French Open

Home hopes look slim at French Open

2015-05-23 14:14
Gilles Simon (AFP)

Paris - French hopes of a first male singles champion at the French Open since Yannick Noah in 1983 are looking slim this year due to injuries and loss of form.

The so-called "golden generation" of Jo-Wilfried Tsonga, Gael Monfils, Richard Gasquet and Gilles Simon all have their worries and the gap between them and the top quartet has seldom seen wider.

Simon is currently the French number one, ranked 13th in the world, but he is struggling with a back injury that forced him to pull out of the Nice tournament this week.

Besides he has never gone far at Roland Garros, unlike Tsonga and Monfils, the two players ranked immediately behind him in the world.

Tsonga, who turned 30 last month, is the last Frenchman to reach a Grand Slam final, losing to Novak Djokovic in the 2008 Australian Open championship match.

He also reached the semi-finals in Paris in 2013 and has some big wins under his belt on clay.

But all has not been well with Tsonga and the French public since the end of last year when a nagging wrist injury force him to pull out of the Davis Cup final against Switzerland in Lille after losing the opening rubber against Stan Wawrinka.

He subsequently played in a series of lucrative exhibition matches in Asia which drew a barrage of criticism and left him feeling bitter.

After a few months of rest, Tsonga is back playing. His results so far this year have been disappointing and there is some apprehension over what reaction he might get from the notoriously hard-to-please Roland Garros fans.

"Since (the Davis Cup) I have had the time to take a look at what people think of me - in the street when we pass each other," he said.

"On the whole I think they are proud of what I have achieved so far. I think it will be the same at Roland Garros.

"I am happy to be playing once again in front of French fans and all the more so because I had had some magic moments here - in the semi-finals of the Davis Cup (against the Czech Republic last year).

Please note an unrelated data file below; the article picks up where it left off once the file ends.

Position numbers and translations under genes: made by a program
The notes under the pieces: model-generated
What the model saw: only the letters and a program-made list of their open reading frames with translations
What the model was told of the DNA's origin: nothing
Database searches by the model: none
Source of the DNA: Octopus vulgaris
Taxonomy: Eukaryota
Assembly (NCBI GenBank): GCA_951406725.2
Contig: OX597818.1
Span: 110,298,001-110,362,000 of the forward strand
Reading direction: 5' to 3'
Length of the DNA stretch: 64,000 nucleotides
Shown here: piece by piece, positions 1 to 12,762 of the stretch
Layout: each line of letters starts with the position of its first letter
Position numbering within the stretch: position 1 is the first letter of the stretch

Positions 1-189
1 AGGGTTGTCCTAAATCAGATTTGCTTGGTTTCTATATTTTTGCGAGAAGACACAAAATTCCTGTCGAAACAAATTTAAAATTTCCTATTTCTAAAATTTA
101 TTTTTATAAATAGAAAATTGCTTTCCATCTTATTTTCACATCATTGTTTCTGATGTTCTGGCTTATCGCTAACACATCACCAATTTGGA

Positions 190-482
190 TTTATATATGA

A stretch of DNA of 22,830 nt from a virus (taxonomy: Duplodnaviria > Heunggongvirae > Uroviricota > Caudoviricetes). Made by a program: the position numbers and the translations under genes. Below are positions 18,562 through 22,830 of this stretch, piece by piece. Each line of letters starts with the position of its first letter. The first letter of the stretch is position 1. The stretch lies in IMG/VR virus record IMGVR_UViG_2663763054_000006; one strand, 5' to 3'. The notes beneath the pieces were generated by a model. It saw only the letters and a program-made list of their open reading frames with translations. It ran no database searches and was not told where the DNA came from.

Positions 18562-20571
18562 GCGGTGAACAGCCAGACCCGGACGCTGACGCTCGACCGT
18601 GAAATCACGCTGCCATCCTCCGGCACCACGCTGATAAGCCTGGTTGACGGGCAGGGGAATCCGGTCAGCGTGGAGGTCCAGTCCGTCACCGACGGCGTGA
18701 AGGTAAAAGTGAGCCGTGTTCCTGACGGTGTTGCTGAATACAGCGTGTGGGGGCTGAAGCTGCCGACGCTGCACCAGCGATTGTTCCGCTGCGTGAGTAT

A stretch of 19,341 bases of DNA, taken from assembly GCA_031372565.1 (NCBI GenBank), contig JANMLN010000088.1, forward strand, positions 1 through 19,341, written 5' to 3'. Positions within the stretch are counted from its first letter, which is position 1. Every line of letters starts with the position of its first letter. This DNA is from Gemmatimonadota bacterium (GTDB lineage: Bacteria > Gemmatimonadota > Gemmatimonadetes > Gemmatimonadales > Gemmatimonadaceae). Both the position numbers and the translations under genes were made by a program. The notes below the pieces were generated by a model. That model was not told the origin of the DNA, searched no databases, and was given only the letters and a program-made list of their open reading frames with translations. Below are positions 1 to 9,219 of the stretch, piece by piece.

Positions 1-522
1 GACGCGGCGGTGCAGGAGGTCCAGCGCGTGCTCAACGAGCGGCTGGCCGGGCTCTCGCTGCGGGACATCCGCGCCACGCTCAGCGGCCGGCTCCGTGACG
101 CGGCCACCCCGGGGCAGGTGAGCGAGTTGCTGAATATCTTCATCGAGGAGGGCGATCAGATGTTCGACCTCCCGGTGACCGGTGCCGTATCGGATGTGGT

"And on the individual level I played a semi-final at Roland Garros in 2013. That's the only time I have managed that in my career. Even if I lost in straight sets to David Ferrer, it remains a great memory for me."

Monfils, who like Tsonga was an outstanding junior, has also a semi-final appearance at the French Open in 2008 when he lost to Roger Federer and he made the last eight last year before losing in five sets to Andy Murray.

As ever, the 28-year-old Parisian is blowing hot and cold, crushing Federer in straight sets in the Davis Cup final on clay last November and beating him again at Monte Carlo in April en route to the semi-finals before missing Rome due to injury and flopping in Madrid.

"I feel great because I think my body is getting better and better every day," he said of his chances in Paris.

"I was a bit bothered with my knee. Had a lot of rehab. I just pick up the racquet maybe four days ago, four, five days ago. Maybe I miss a bit tennis, but every day it's getting better. I have few more days.

"Hopefully I can pass the first round and, you know, just improve my game day after day."

As for Gasquet, a tournament win on clay in Portugal at the start of the month was promising, but his fragile physical state means he will struggle to hold out for two weeks of best-of-five set games.

All in all, the portents are that the long wait for a French male champion at Roland Garros looks likely to extend into a 33rd year.

Read more on:    french open  |  gilles simon  |  tennis

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